We’ll soon live in a world where sensors outnumber people. If you believe what you read, RFID is a magical technology that will forever banish wires, grocery store scanners, credit cards and pocket change from our working and personal lives. There will be no more theft, no more injuries from improper medication, no more lost remote controls and no more stray dogs.
While Sun Microsystems and others get us all worked up about sensors, equating them with RFID, those who actually work on and do research into embedded technology are having a laugh at consumers’ expense. Sensors, indeed. Passive RFID, the most common type because it’s the least expensive, costs about US7¢ (NZ10¢) per tag. But that doesn’t include back-end costs and expensive readers. People who design systems for factory floor automation, logistics tracking, warehouses, external and implantable medical devices and other blue collar and white-coat locales understand that RFID has limited, albeit important, applications.
I have a lot of reasons for being no fan of RFID but RFID has one serious, show-stopping shortcoming that trumps the others: it’s stupid. A passive RFID tag is incapable of learning, logging, or sensing the world around it, or doing anything on its own. If the tag is separated from the reader, or the reader is separated from the back end, the system is going to miss something. Active RFID, which can incorporate sensor-like capabilities, requires a battery or other source of power. When you cross that line, you’re not in RFID-land anymore. You’re just sending and receiving wireless data, the cost rises and smarter solutions are within reach.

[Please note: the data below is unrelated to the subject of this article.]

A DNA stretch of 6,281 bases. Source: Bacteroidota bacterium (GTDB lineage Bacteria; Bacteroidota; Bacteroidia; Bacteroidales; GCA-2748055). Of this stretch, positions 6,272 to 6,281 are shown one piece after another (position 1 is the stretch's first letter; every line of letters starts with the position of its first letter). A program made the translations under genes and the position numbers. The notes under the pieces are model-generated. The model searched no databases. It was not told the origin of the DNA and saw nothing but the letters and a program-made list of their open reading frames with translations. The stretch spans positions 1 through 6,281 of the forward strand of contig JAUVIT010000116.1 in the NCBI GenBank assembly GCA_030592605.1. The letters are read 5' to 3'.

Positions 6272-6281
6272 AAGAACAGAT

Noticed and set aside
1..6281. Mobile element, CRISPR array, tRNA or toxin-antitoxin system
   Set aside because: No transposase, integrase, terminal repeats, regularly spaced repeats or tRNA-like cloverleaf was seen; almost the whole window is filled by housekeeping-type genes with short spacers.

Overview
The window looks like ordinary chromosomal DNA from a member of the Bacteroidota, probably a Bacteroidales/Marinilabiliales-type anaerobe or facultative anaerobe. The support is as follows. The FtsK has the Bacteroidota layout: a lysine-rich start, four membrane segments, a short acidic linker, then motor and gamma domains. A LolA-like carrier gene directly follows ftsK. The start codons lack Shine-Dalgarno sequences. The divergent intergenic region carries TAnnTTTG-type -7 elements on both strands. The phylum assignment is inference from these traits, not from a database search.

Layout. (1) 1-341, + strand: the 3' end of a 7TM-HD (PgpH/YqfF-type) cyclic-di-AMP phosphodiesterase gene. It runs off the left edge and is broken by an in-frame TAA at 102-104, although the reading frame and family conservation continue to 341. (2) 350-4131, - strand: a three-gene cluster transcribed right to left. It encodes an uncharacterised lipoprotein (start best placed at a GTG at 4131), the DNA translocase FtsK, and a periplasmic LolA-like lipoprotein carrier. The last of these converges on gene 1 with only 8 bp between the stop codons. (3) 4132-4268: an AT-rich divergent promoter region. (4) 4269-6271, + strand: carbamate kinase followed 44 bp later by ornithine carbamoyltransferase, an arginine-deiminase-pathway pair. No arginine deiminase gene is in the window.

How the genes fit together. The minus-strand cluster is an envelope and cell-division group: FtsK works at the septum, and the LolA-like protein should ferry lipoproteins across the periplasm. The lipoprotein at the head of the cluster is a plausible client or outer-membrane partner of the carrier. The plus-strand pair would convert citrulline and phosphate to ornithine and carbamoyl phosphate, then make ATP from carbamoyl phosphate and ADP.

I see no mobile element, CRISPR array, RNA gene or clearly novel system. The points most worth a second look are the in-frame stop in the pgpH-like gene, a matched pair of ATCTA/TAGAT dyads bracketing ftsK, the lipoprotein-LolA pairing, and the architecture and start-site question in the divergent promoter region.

To illustrate, consider the oft-cited use of RFID for hospital patients, to ensure that they get the proper medication and that they don’t get a kidney removed when they’re wheeled into the operating theatre for a blown-out knee. Knowing whom you’re dealing with is dandy but there’s a lot more a doctor would like to know about a patient, such as heart rate, respiration, temperature, blood oxygen, mobility and how much noise visitors are making. All of this data can be gathered and recorded by one micro-controller or custom-programmable logic device. I’ve found specific technical notes from semiconductor vendors for each of these applications. I also like the idea of encrypted and authenticated delivery.
In modern commercial packaging, the core of this type of smart monitor, and the lithium battery that drives it (for as long as five years), should be weightless and I’d estimate the per-patient cost to be about US$4 (NZ$5.80) using off-the-shelf parts.
A basic programmable ID bracelet could morph into an adhesive patch that’s placed on the chest to monitor heart rate, respiration and chest sounds. A programmable sensor integrated into a chest tube could alert medical staff when it’s leaking. However, nobody dreams of taking RFID that far.
If a technology doesn’t inspire big dreams, why invest in it? Dumping dough in RFID only takes money away from the R&D to create more capable, intelligent solutions.
Yager is chief technologist at the InfoWorld Test Centre. Email him at firstname.lastname@example.org